The node has now moved entirely out of AP5's BSA, and is now in the area of the overlapping BSA's of AP3 and AP4. At time signature 113, the node hears AP3's beacon. Furthermore, it has not heard AP3 since time signature 83. However, AP3 has not been decayed out of the node's table. The node will therefore not switch its association from AP5 until AP5 is decayed out of its table, which will happen at time signature 153.

In this example, we assume the wireless node does not attempt to send any message to AP5 in the intervening period. If it does so attempt, it will not receive an acknowledgement from AP5, because it is no longer in range. It will then delete AP5 from its table and attempt to associate with another AP in its table. In this case both AP3 and AP4 are still in its table. It will choose the AP which it has heard most recently, which in this case is AP3.

______________________________________Time 114 - just after hearing a beacon from AP4AP table                    Beacon Counterrow    address     Decay Grid   4,3,2,4,2,0______________________________________1      --          3,1,0,0,0,02      --          4,2,1,1,0,03      AP3         4,3,1,3,2,04      AP4         4,3,2,3,2,05      AP5         4,3,1,3,1,06      --          0,0,0,0,0,0______________________________________

The node maintains its association with AP5, assuming no attempt is made to communicate with AP5. If the node makes such an attempt, it will fail, at which point it will switch its association. However, since it has just heard AP4's beacon, it will now associate with AP4, because that is the AP it has heard most recently.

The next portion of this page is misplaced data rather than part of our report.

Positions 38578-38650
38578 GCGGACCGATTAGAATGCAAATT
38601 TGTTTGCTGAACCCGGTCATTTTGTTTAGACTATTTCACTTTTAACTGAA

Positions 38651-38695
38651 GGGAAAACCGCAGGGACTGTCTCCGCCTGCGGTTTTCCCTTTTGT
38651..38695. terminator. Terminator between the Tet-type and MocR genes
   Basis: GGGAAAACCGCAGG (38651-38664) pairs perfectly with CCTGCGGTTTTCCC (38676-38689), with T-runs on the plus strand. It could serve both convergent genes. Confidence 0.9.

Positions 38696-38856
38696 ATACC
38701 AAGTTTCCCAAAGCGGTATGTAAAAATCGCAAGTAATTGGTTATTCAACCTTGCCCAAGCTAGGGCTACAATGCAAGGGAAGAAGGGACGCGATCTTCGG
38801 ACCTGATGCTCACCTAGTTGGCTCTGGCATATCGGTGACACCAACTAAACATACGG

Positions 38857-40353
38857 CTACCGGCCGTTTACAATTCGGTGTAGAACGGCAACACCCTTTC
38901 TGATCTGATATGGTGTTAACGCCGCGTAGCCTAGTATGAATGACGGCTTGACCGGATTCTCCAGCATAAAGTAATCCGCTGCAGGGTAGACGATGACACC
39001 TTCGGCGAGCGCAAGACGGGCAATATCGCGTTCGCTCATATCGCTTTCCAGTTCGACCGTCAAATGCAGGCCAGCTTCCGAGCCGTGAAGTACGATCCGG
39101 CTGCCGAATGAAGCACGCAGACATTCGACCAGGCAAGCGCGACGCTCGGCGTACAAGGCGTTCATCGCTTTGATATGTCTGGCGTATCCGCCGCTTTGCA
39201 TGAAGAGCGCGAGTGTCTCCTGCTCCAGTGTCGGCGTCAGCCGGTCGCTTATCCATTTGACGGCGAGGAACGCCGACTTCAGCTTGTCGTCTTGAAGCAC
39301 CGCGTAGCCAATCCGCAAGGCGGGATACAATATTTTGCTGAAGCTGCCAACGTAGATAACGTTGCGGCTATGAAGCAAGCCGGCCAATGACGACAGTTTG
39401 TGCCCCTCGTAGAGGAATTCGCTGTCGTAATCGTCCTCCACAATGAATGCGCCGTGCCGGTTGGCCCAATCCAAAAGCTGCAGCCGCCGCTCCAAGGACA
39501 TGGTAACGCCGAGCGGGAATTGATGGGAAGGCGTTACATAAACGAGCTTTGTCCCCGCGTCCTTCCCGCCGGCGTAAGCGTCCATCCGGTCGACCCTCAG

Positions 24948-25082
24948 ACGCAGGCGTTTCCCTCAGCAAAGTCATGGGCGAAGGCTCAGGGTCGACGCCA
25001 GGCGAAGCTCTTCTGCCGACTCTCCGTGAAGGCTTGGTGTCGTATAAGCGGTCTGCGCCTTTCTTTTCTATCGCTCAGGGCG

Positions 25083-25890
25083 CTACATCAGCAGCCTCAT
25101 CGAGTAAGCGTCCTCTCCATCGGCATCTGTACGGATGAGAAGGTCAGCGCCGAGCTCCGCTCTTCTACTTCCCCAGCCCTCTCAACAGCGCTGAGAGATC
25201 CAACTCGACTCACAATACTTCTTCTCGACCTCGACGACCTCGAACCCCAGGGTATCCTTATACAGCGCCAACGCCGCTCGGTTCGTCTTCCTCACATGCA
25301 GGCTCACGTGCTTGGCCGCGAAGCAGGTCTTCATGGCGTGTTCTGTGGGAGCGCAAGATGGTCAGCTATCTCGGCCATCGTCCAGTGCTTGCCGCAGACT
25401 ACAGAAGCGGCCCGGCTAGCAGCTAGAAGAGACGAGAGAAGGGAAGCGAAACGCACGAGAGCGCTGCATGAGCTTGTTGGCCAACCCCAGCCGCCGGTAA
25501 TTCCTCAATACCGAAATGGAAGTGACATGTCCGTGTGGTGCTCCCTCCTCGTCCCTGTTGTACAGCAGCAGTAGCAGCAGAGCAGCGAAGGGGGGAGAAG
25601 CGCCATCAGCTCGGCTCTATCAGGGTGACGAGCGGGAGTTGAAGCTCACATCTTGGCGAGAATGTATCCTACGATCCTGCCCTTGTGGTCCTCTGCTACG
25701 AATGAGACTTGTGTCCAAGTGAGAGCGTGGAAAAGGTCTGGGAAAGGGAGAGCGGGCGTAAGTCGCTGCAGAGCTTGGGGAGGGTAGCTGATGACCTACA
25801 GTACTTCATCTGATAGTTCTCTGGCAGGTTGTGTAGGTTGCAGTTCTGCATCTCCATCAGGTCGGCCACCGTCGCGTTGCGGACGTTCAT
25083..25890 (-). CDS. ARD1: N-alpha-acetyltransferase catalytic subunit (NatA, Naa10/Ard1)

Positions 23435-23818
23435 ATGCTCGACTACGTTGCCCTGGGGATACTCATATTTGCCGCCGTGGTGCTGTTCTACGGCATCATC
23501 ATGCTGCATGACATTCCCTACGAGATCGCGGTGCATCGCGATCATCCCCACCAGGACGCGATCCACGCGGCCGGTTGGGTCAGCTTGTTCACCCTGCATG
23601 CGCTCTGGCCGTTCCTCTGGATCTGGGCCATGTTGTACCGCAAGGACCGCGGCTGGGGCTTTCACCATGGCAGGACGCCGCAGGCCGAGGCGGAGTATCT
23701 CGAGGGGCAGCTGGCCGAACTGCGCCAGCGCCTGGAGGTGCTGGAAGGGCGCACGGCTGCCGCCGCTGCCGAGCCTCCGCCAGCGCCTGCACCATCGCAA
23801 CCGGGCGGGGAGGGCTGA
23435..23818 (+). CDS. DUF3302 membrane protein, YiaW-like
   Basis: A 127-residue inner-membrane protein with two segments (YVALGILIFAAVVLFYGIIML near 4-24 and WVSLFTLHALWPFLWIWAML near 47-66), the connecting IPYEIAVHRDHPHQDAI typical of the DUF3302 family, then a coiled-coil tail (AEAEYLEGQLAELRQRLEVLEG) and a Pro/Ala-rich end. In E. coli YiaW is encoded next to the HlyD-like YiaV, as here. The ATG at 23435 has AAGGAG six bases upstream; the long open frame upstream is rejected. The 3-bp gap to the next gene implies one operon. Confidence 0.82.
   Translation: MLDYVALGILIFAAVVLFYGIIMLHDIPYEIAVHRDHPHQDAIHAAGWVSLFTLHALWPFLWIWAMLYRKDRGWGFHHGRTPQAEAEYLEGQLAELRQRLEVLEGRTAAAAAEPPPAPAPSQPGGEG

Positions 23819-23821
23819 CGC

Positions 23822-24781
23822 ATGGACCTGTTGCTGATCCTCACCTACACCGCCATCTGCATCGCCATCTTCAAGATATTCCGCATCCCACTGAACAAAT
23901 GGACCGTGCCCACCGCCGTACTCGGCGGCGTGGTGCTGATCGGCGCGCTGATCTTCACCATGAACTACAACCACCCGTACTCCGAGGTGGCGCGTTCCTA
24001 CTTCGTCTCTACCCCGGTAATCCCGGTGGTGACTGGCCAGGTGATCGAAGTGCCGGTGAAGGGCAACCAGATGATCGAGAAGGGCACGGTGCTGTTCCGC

______________________________________Time 123 - just after hearing a beacon from AP3AP table                    Beacon Counterrow    address     Decay Grid   4,3,3,4,2,0______________________________________1      --          3,1,0,0,0,02      --          4,2,1,1,0,03      AP3         4,3,2,4,2,04      AP4         4,3,2,3,2,05      AP5         4,3,1,3,1,06      --          0,0,0,0,0,0Time 124 - just after hearing a beacon from AP4AP table                    Beacon Counterrow    address     Decay Grid   4,3,3,0,2,0______________________________________1      --          3,1,0,0,0,02      --          4,2,1,1,0,03      AP3         4,3,2,4,2,04      AP4         4,3,3,4,2,05      AP5         4,3,1,3,1,06      --          0,0,0,0,0,0Time 133 - just after hearing a beacon from AP3AP table                    Beacon Counterrow    address     Decay Grid   4,3,4,0,2,0______________________________________1      --          3,1,0,0,0,02      --          4,2,1,1,0,03      AP3         4,3,3,0,2,04      AP4         4,3,3,4,2,05      AP5         4,3,1,3,1,06      --          0,0,0,0,0,0Time 134 - just after hearing a beacon from AP4AP table                    Beacon Counterrow    address     Decay Grid   4,3,4,1,2,0______________________________________1      --          3,1,0,0,0,02      --          4,2,1,1,0,03      AP3         4,3,3,0,2,04      AP4         4,3,4,0,2,05      AP5         4,3,1,3,1,06      --          0,0,0,0,0,0Time 143 - just after hearing a beacon from AP3AP table                    Beacon Counterrow    address     Decay Grid   4,3,0,1,2,0______________________________________1      --          3,1,0,0,0,02      --          4,2,1,1,0,03      AP3         4,3,4,1,2,04      AP4         4,3,4,0,2,05      AP5         4,3,1,3,1,06      --          0,0,0,0,0,0Time 144 - just after hearing a beacon from AP4AP table                    Beacon Counterrow    address     Decay Grid   4,3,0,2,2,0______________________________________1      --          3,1,0,0,0,02      --          4,2,1,1,0,03      AP3         4,3,4,1,2,04      AP4         4,3,0,1,2,05      AP5         4,3,1,3,1,06      --          0,0,0,0,0,0Time 153 - just after hearing a beacon from AP3AP table                    Beacon Counterrow    address     Decay Grid   4,3,1,2,2,0______________________________________1      --          3,1,0,0,0,02      --          4,2,1,1,0,03      AP3         4,3,0,2,2,04      AP4         4,3,0,1,2,05      --          4,3,1,3,1,06      --          0,0,0,0,0,0______________________________________